Two Russian long-range strategic bombers landed in Venezuela Monday for what the government said were air force exercises aimed at strengthening the defense of the leftist-ruled South American country.
General Vladimir Padrino, the Venezuelan defense minister, welcomed about 100 Russian pilots and other personnel after the two TU-160s and two other aircraft landed at the international airport that serves Caracas.
Padrino said the deployment showed "we also are preparing to defend Venezuela to the last inch when necessary."
"This we are going to do with our friends, because we have friends in the world who defend respectful balanced, relations," he said.
The commander of the Russian Airforce's long-range aircraft, General Sergei Ivanovich Kobulash, said the exercises would provide "a profound exchange of experience between pilots and technical staff" from both countries.
The development follows hot on the heels of a visit to Moscow last week by President Nicolas Maduro during which he had talks with Russian President Vladimir Putin, who expressed support for his beleaguered socialist government.
Maduro often accuses the United States of plotting against his government, which has overseen the plunge of a once-rich petro state into a severe economic crisis.
Besides the two bombers, the deployment included an An-124 transport plane and an Il-62 passenger plane, according to a Russian military announcement in Moscow.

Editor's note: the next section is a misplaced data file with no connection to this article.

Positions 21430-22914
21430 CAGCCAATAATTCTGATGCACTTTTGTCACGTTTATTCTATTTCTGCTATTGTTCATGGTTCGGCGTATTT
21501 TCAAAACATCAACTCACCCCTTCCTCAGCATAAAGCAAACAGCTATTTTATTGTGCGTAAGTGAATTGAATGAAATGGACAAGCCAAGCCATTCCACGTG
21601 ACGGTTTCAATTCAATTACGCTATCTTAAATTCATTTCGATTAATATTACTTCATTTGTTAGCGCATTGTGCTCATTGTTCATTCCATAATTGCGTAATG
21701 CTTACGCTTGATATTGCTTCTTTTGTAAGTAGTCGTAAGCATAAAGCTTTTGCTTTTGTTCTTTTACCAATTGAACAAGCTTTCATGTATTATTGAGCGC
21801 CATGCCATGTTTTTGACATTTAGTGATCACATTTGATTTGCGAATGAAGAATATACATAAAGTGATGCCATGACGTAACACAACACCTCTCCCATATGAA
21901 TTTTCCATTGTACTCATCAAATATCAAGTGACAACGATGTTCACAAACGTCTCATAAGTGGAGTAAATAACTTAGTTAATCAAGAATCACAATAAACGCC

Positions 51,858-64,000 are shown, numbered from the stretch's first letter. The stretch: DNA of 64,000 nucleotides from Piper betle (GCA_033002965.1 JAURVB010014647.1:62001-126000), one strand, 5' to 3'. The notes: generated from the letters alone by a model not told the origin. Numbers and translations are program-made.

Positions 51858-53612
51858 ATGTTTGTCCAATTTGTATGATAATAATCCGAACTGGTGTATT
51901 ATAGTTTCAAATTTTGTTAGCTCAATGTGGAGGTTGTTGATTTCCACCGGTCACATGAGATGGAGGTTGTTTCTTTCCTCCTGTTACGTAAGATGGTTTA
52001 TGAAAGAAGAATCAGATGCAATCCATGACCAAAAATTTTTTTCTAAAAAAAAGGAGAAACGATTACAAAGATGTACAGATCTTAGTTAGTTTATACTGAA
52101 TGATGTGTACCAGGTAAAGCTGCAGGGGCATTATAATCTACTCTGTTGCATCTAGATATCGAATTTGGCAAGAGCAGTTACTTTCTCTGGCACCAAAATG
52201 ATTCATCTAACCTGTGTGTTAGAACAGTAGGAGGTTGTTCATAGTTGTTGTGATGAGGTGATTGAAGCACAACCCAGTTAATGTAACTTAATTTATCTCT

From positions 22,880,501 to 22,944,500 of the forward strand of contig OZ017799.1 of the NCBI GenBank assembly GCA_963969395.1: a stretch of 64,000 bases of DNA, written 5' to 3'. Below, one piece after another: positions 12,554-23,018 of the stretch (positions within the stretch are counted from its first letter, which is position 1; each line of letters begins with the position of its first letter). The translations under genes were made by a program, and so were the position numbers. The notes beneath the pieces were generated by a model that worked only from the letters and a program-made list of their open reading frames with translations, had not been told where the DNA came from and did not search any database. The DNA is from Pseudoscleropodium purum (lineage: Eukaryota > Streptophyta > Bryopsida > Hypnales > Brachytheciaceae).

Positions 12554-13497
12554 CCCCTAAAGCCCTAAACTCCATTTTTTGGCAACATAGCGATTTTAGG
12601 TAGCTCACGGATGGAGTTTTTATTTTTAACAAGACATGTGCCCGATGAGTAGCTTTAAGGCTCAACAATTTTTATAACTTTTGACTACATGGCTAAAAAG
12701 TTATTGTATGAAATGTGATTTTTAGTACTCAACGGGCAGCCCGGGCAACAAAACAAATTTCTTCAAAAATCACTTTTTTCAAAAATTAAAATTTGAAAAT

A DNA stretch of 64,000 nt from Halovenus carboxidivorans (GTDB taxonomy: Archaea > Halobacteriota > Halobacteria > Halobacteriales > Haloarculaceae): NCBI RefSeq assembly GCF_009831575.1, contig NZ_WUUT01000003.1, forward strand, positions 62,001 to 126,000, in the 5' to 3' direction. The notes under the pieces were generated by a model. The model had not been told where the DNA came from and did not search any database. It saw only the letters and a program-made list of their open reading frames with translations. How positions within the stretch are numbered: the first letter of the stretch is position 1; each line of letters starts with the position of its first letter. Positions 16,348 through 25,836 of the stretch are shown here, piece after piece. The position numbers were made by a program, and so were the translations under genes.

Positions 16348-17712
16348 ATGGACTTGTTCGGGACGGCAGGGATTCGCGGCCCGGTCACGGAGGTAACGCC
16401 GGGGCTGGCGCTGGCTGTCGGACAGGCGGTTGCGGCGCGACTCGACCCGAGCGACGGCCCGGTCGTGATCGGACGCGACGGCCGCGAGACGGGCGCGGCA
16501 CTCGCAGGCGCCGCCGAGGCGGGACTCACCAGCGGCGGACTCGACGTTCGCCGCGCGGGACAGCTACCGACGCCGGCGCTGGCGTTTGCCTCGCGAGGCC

Padrino noted that Russian aircraft had visited before in 2013, but said their current deployment was part of a "new experience."
He said exercises would be held to "raise the level of interoperability of the aerospace defense systems" of both countries.
It was unclear how long the Russian deployment would last, and Padrino did not provide details about the exercises planned.
In recent years, Venezuela has purchased millions of dollars in military equipment from Russia, he said.
Venezuela acquired 24 Sukhoi-30 Russian fighters and signed a deal to purchase 53 MI-24 helicopter gunships and 100,000 Kalashnikov rifles in 2016.
Former defense minister Raul Salazar said the exercises with Russia "are part of what is called psychological warfare."
"The purpose is to increase the perception that Venezuela is supported by Russia, China and Belarus, that it has the support of a power, in case another power tries to invade," Salazar told AFP.
Maduro on Sunday said Washington had set in motion a plan to overthrow him, with the support of neighboring Colombia.
"Underway today is an attempt to disrupt the democratic life of Venezuela, coordinated directly from the White House," said Maduro, who claims he was the target of an August 4 drone attack hatched by Venezuela's opposition with the support of the US and Colombian governments.
Caracas' defence minister said "nobody in the world should fear the presence of these strategic fighter bombers. We are builders of peace and not of war."
Padrino added however that other countries in the region had created "political and military imbalances" against which the Venezuelan government could not stand idly by -- an apparent reference to Bogota, which Caracas has accused of harboring US military bases.